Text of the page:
Regional Partnership to Promote Trade & Investment

To trade, countries need the productive capacity to produce goods and services that are in demand and that can be competitive in world markets. Countries of the sub-Saharan region are particularly handicapped because of a lack of productive capacity, especially outside the natural resources sector. Key to building this capacity is the creation of a vibrant enterprise sector, the bedrock of economic development. Both domestic and foreign direct investment (FDI) can play an important role in meeting this challenge, by contributing directly to the creation of productive capacity and, in the case of FDI, by serving as a catalyst for the growth of domestic enterprises.

Many sub-Saharan secondary cities, typically of medium size and severely under-resourced, are growing rapidly, including by absorbing an increasing number of people leaving the countryside. A special effort needs to be made to help these cities increase their levels of productive investment in order to put them on a sustainable development path and so they might participate in and benefit from global trade. Importantly, these secondary cities are often quite large and offer a range of commercially viable investment opportunities that need to be identified and brought to the attention of local and foreign investors — within the country, within the region and internationally.

The capacity of cities to attract investors therefore needs to be built up, so that cities can better attract and then service investors. Business linkages to existing investors also need to be strengthened for the cities/countries to benefit maximally from each investment.  To maximize this impact, the capacity of local enterprises, too, needs to be strengthened, with a special focus on providing access, opportunity and relevant training to women entrepreneurs.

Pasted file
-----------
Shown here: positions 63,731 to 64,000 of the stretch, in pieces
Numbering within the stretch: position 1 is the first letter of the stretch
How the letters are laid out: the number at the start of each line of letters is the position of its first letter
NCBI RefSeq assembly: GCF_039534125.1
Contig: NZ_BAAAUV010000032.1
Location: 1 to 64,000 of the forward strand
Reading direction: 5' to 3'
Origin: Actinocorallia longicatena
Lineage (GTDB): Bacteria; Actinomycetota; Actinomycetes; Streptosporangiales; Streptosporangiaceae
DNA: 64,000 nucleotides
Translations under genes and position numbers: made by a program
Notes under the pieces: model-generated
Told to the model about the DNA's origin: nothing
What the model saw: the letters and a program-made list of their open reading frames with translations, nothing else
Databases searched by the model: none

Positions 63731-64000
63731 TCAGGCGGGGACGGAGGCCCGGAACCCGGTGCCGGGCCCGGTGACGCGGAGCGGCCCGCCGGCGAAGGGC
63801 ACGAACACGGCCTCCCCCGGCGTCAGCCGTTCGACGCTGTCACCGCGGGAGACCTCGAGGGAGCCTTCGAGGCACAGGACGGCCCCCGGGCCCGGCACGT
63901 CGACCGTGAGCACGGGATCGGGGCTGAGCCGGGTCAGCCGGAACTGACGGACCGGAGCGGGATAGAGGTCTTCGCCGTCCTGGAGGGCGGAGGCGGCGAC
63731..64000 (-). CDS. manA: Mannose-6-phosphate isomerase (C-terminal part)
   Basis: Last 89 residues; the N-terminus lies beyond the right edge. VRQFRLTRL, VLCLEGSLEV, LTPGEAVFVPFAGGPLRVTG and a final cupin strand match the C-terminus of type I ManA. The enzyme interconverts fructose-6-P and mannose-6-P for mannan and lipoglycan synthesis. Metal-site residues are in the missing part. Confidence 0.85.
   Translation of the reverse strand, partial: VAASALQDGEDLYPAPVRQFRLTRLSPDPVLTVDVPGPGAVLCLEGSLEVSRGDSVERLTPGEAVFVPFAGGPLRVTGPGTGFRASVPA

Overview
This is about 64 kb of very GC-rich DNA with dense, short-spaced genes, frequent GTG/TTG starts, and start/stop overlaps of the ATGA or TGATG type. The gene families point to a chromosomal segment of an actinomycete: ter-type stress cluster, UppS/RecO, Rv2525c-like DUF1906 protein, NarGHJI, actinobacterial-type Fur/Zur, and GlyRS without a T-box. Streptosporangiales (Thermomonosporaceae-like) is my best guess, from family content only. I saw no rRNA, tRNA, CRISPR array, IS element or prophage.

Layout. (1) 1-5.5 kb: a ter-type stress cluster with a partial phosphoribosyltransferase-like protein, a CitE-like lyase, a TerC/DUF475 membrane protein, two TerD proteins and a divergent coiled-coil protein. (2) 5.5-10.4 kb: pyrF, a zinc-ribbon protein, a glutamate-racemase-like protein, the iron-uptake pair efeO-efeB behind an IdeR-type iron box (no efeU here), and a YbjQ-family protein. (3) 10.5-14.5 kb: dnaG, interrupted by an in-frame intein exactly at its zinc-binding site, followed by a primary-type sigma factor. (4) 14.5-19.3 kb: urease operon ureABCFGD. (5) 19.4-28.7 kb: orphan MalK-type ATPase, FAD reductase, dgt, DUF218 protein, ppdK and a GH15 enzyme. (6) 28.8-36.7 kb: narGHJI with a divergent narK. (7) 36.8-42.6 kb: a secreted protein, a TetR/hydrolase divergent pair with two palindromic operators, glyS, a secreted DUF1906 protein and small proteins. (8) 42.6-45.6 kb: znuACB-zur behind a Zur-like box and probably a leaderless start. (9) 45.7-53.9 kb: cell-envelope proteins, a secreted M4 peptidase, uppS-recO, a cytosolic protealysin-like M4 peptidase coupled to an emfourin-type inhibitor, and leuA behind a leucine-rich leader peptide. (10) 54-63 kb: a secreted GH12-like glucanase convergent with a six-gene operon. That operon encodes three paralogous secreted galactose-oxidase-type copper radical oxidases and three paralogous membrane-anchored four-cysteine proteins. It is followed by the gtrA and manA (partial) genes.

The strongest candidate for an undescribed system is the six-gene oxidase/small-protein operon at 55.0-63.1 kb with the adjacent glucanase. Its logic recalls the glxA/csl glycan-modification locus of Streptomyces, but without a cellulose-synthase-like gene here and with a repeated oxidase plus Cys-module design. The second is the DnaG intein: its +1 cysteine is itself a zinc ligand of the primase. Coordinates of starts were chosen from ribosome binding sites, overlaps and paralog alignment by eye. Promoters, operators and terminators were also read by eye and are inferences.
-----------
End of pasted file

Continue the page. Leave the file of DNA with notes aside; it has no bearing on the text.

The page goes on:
Regional Partnership to Promote Trade and Investment in Sub-Saharan Africa

This program was established in April 2011 with funding from the Government of Finland and was implemented by MCI and the three participating cities, in collaboration with The World Agroforestry Centre (ICRAF), an international research organization headquartered in Nairobi, Kenya.

Click here to access the “Regional Partnership to Promote Trade and Investment in Sub-Saharan Africa: Final Narrative Report,” prepared by former MCI Senior Researcher and Advisor Dr. Karin Millett in consultation with the Millennium City Investment Teams in Kumasi, Mekelle and Tabora.

Project Goals

The project aimed to:

  1. Assist three Millennium Cities — Tabora, Tanzania; Mekelle, Ethiopia; and Kumasi, Ghana — in generating more investment (local and foreign), to build up their productive capacity and their ability to trade, thereby accelerating their progress toward achieving the MDGs; and
  2. Contribute to the global dialogue on the importance of increasing sustainable investment at the sub-national (cities/regional) level.

Outputs and Outcomes

The key deliverables of the project included:

  1. The identification of a number of significant, viable investment opportunities in and around each of the three selected cities and the production of materials for promoting and targeting these and other opportunities. These materials include:
  2. The dissemination of these materials via mail, internet and through local and international events. In addition to mailings and the websites listed above, each of the cities held an investment forum in 2013. See event programs and resources:
  3. The Regional Partnership Capstone Seminar concluded activities and provided a space for all parties to share experiences.  Materials from the event included:
  4. The strengthened capacity for local investment promotion, facilitation and trade, including also an established public-private sector dialogue mechanism;
  5. A strategy paper intended as a methodological tool enabling cities/regions to formulate their own programs to attract sustainable local and foreign investment, published as part of the Handbook for Promoting Foreign Direct Investment in Medium-Size, Low-Budget Cities in Emerging Markets (see Module IV on strategy).
  6. A guidance paper on attracting in particular sustainable FDI for the cities/regions at the sub-national level by Georgetown University Professor John Kline;
  7. A report detailing lessons learned in the course of the two-year collaborations;
  8. A substantial contribution to the international work on FDI.

In addition, a number of training materials, tools and resources were developed and identified to support learning by cities in the promotion of private sector investment, both domestic and international.